As the staff inside the club hurriedly prepared for the show, we could hear the sound check and knew immediately we were in for a great night.
Yellow Ostrich — composed of Alex Schaaf, Michael Tapper and Jon Natchez — visited St. Louis this past summer as the opener for Los Campesinos. Schaaf mentioned that previous appearance several times during the set, and people clapped in appreciation of Yellow Ostrich’s second booking here in St. Louis. I won’t compare the two shows here because there really isn’t much they had in common (other than the obvious). The first was at Plush and the band opened. Last night, on the Gramophone’s cramped yet inviting stage, Yellow Ostrich was the one everyone had come to see. Maybe the band felt the confidence that came with the promotion, but I don’t think it needed the boost.
If there is one theme that ran through Yellow Ostrich’s set, other than the undeniable fact that its members are all very skilled musicians, it would be that all of their songs are layered and interesting while still being just really fun to listen to.
This interplay shown through on “Elephant King,” which started out simply with Schaaf’s beautiful voice, then, after he declared, “You can’t take my kingdom away from me,” Natchez and Tapper joined in and created the sounds of battle. Tapper pounded on the drums, giving the song momentum and a heartbeat. Natchez worked his magic behind a table crowded with keyboards and other devices. A multi-instrumentalist, Natchez has also worked with the Antlers and Beirut. When a little something extra is needed, he brings it. Whether irregular and haunting tones that mimic undersea chatter during “Whale” or through the low, windy notes of the clarinet on “Hold On,” his additions accentuate the fine vocals and percussion offered by Schaaf and Tapper.
The show closed with “Marathon Runner.” The song stood out for me when I saw them this summer and it stood out again. Though Schaaf’s voice rings out confident and clear, this certainty belies lyrics which describe a struggle and search for meaning in life; it’s something we all face. This struggle was evident in the offerings of the two openers, as well.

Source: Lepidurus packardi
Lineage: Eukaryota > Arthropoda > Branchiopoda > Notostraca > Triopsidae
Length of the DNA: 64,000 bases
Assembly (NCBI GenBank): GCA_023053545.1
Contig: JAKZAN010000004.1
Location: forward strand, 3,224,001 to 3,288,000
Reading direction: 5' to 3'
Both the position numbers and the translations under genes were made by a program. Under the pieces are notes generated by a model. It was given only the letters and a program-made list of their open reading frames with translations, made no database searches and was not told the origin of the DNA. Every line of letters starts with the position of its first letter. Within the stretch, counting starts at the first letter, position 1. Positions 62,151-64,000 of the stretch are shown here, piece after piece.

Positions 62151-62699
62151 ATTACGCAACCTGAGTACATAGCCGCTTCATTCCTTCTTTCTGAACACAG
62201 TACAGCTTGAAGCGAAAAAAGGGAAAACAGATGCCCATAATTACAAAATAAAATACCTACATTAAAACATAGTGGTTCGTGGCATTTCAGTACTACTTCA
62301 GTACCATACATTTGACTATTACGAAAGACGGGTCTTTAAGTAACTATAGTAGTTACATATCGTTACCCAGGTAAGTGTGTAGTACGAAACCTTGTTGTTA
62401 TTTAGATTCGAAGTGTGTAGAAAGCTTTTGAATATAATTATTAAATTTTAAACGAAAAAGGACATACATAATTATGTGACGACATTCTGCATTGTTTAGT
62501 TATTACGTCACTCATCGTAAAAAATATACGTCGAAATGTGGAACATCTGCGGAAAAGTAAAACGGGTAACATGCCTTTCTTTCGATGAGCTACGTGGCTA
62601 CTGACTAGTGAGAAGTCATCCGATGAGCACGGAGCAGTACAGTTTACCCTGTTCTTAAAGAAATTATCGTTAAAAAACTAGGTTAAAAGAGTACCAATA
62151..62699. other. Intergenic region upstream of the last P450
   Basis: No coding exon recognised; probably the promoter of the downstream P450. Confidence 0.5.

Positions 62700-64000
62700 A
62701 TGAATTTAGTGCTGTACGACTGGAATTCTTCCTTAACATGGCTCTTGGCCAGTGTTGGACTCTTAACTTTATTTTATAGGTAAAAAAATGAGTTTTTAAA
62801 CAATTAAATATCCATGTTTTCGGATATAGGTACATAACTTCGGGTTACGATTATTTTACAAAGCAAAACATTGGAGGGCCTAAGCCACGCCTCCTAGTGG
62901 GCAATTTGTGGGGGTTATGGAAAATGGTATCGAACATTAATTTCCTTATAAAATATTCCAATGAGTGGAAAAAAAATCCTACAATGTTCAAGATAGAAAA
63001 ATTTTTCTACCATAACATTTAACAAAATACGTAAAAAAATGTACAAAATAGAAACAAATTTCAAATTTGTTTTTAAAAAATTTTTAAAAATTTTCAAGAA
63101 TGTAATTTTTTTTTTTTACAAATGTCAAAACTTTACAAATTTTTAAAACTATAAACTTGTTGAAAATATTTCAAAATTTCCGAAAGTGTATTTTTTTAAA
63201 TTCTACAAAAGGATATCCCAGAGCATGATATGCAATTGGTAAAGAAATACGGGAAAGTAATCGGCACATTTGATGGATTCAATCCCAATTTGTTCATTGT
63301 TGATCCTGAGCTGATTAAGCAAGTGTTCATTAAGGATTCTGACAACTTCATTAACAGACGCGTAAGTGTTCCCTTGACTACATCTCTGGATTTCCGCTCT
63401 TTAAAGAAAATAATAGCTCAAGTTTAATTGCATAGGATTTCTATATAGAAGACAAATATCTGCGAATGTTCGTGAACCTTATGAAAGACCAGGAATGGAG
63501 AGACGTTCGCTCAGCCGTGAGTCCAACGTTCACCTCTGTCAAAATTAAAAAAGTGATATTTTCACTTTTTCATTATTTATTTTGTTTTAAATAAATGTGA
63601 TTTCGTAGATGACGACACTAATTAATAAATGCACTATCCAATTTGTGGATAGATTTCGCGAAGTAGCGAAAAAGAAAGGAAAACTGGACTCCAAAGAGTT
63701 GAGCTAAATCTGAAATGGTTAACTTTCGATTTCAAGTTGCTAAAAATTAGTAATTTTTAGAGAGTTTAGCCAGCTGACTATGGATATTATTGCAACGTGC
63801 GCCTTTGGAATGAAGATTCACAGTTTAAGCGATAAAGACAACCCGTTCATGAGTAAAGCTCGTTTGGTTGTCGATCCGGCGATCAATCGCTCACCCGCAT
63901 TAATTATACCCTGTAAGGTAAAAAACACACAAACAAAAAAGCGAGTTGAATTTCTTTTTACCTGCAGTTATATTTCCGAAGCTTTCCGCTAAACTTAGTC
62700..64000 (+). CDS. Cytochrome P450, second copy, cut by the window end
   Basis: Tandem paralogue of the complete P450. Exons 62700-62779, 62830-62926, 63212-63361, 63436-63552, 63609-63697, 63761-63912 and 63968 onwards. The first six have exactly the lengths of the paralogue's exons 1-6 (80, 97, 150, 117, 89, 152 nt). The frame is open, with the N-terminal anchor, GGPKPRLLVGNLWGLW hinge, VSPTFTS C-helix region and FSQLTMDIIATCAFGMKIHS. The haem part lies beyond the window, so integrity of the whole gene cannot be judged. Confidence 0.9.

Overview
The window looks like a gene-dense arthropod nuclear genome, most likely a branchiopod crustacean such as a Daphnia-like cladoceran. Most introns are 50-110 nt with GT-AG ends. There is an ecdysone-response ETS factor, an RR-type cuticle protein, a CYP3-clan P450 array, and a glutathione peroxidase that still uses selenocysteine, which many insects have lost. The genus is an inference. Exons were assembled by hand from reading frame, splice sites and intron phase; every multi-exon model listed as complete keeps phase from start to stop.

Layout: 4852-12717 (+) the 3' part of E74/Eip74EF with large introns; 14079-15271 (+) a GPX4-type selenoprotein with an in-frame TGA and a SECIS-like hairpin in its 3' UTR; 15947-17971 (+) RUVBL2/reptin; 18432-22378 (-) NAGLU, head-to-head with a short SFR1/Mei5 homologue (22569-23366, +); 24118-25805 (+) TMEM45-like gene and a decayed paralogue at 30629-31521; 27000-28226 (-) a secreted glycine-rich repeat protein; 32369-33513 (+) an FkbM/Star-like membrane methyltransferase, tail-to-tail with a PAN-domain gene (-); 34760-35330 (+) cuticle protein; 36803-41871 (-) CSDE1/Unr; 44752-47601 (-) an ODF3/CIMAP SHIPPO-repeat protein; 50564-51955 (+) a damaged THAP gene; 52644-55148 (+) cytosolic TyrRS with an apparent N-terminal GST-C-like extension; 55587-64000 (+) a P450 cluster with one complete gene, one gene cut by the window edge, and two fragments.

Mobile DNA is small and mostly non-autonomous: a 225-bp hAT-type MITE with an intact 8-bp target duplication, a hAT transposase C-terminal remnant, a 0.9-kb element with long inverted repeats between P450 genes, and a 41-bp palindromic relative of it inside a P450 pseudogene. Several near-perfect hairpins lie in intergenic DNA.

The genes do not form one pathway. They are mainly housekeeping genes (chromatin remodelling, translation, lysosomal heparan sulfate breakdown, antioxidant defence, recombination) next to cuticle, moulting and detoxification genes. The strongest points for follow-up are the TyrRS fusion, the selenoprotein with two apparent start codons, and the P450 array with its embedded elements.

Samuel Fickie kicked off the night and treated the audience to tender guitar picking and even more tender lyrics which alternated between funny and just plain painful. Of course, love can be both and such was his theme, delivered in witty lyrics. Strand of Oaks — featuring vocalist, guitarist and keyboardist Tim Showalter — bridged the stripped down singer-songwriter performance which preceded him and the complicated and adorned music of Yellow Ostrich. Showalter’s voice echoed Ben Bridwell of Band of Horses in that it has the same far away, airy quality. That voice was a wonderful complement to the music he made, making it even darker and more melancholy.
While it’s said that the third time is a charm, the musicians of Yellow Ostrich need no added charm should they come through town again. And hopefully, they will.
Concert review: At the Luminary Center for the Arts, the Sea and Cake (with Matthew Friedberger) proves it has nothing to prove, Sunday, October 28
Under dim yellow lights an expectant yet sedate crowd stood waiting. Cans of cold beer and cups of hot tea were set carefully aside as the quartet quietly took the stage and the audience came closer. After a quick and humble hello, the Sea and Cake began to play.
Since the release of its first album in 1994, this jazz-influenced indie-rock group made up of Sam Prekop, Archer Prewitt, John McEntire and Eric Claridge has been assembling intricate and, at times, surprisingly heavy compositions for their devoted fans.